I’m one of those Psycho Moms who researches everything to death, and about seven years ago I ended up on a website talking about The Evils Of Piercing Your Ears With An Earring Gun. It scared me for two reasons. First, it made sense. And second, when they talked about all the horrible things that could happen if you got pierced with a gun, I recognized them because they’d all happened to me
So last week, when my daughter got her ears pierced, I drove an hour to take her to a tattoo parlor rumored to be the safest place to get your ears pierced in the entire universe. I didn’t care that it would cost more or that it was practically a pilgrimage. For her part, she didn’t care because 1) earrings and 2) day out with Mom.
And while there, I got my helix pierced too because I’ve wanted to do it for a long time. So there. If I’m making a pilgrimage to a tattoo parlor, I’m darn well going to come home with a new hole in my head.
For his part, the piercer was very impressed with my daughter.
Kiddo2: “So then they take these awesome sterile earrings, and they stick them in a non-sterilizable piercing gun, and guess what? Not sterile!”
Piercer: “Um…how old are you?”
Afterward, when I’d surprised myself by not turning into a sad, whimpering mess during the piercing (it turns out four unmedicated childbirths are actually good prep for one needle through the ear) the piercer gave us a sheet of aftercare instructions, and then read them to us while I sat there snickering.Finally he asked what was my problem, and I said, “Every single thing here is the direct opposite of what I was told to do the first time, when my ears became a total mess.”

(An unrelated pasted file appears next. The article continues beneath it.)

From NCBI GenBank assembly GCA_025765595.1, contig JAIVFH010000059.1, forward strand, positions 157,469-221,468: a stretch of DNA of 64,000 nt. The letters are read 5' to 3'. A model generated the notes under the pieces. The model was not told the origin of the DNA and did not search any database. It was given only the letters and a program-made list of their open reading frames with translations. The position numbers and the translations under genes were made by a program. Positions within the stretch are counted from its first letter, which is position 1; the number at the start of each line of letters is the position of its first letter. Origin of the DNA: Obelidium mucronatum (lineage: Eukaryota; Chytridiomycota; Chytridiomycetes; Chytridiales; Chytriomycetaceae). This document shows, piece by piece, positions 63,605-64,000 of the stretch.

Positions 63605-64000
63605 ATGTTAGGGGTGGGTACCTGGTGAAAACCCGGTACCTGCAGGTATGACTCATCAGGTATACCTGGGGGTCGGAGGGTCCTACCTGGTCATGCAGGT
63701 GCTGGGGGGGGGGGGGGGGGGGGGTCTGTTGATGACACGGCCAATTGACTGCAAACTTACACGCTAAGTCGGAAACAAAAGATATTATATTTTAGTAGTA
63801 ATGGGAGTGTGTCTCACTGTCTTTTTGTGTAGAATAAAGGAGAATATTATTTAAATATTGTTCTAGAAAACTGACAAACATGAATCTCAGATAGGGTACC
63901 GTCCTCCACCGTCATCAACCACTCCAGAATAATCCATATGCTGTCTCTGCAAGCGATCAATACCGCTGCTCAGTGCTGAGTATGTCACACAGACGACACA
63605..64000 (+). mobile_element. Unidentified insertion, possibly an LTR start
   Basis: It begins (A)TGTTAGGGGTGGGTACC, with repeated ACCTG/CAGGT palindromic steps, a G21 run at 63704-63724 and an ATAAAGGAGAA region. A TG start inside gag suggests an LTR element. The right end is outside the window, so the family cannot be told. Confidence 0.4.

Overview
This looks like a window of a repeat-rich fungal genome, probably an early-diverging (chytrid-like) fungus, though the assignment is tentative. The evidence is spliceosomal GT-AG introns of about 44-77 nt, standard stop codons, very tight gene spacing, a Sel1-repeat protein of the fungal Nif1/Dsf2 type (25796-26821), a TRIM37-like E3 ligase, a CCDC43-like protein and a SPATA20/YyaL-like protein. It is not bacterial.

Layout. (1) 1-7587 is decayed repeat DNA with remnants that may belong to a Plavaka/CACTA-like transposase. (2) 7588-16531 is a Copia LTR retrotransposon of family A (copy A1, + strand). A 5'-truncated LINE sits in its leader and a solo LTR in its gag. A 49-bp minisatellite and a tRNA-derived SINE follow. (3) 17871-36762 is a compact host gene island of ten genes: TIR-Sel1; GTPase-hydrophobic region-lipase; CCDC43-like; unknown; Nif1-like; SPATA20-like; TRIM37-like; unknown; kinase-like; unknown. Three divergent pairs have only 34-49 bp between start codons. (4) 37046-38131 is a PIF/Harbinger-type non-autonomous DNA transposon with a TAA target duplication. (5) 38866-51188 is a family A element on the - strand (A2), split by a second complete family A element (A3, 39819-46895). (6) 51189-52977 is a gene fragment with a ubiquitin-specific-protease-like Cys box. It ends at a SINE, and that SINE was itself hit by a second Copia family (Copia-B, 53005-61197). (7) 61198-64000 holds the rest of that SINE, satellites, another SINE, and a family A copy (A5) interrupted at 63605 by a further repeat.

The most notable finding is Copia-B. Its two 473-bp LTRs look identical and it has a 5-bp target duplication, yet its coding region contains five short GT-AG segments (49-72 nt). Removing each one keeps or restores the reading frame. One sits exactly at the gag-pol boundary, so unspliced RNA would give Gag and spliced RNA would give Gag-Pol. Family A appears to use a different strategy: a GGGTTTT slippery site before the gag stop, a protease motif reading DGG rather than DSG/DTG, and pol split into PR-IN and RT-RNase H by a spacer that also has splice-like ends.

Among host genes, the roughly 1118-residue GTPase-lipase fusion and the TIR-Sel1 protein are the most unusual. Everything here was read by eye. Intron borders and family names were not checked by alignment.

The piercing aftercare instructions can be summarized as follows: Leave it the heck alone.
They take a lot of words to say it, but pretty much: don’t move or twist the jewelry. In fact, don’t touch it at all. Don’t put peroxide, bacitracin, hibiclens, witch hazel, rubbing alcohol, betadine…. Don’t touch it. Don’t. You thought about touching it — quit that.
And then, at the bottom, if you really, truly must do something, they suggest soaking it once a day in eight ounces of water with one eight of a teaspoon of sea salt.
Me: “I don’t think you could even taste that.”
Well, since the whole point of this was safety, despite this going against my instincts, we’re doing what he said. Or rather, not doing anything. And you know what? It’s working. Leave it alone. Leave it the heck alone.
Well, there goes my argument for delaying piercing. If it needs to be turned a quarter turn every day and other such stuff, then the child needs to be responsible enough to do it. To demonstrate such responsibility, my daughter must brush her hair whenever she changes clothes or before leaving the house without being told.
But she could certainly do nothing.
As long as it’s done with a sterile needle (not a gun) and she’s old enough not to touch it, she should be good.
You can also use a very mild baby soap once a day, or do the saline soaks (or a saline spray).
The “turn it every day” thing is apparently an artifact from when people pierced with string, and the string could adhere to the healing skin. But surgical steel or titanium won’t adhere to the skin, so…no touching. 🙂
I forgot the sheet also suggested things like “sleep more” and “eat well.”
Tattoo parlour? Whatever happened to a room full of young teenage girls, half apples, ice cubes and a darning needle?
I heard potato, not apples.
Wow….I had my ears pierced when I was 12 at a Claire’s with a gun. After a year they never healed up and were always infected, so I let them close up. If I had known…maybe I’d have pierced ears! At this point though, I don’t care anymore.
Tal, I think you have my life, except I was 10.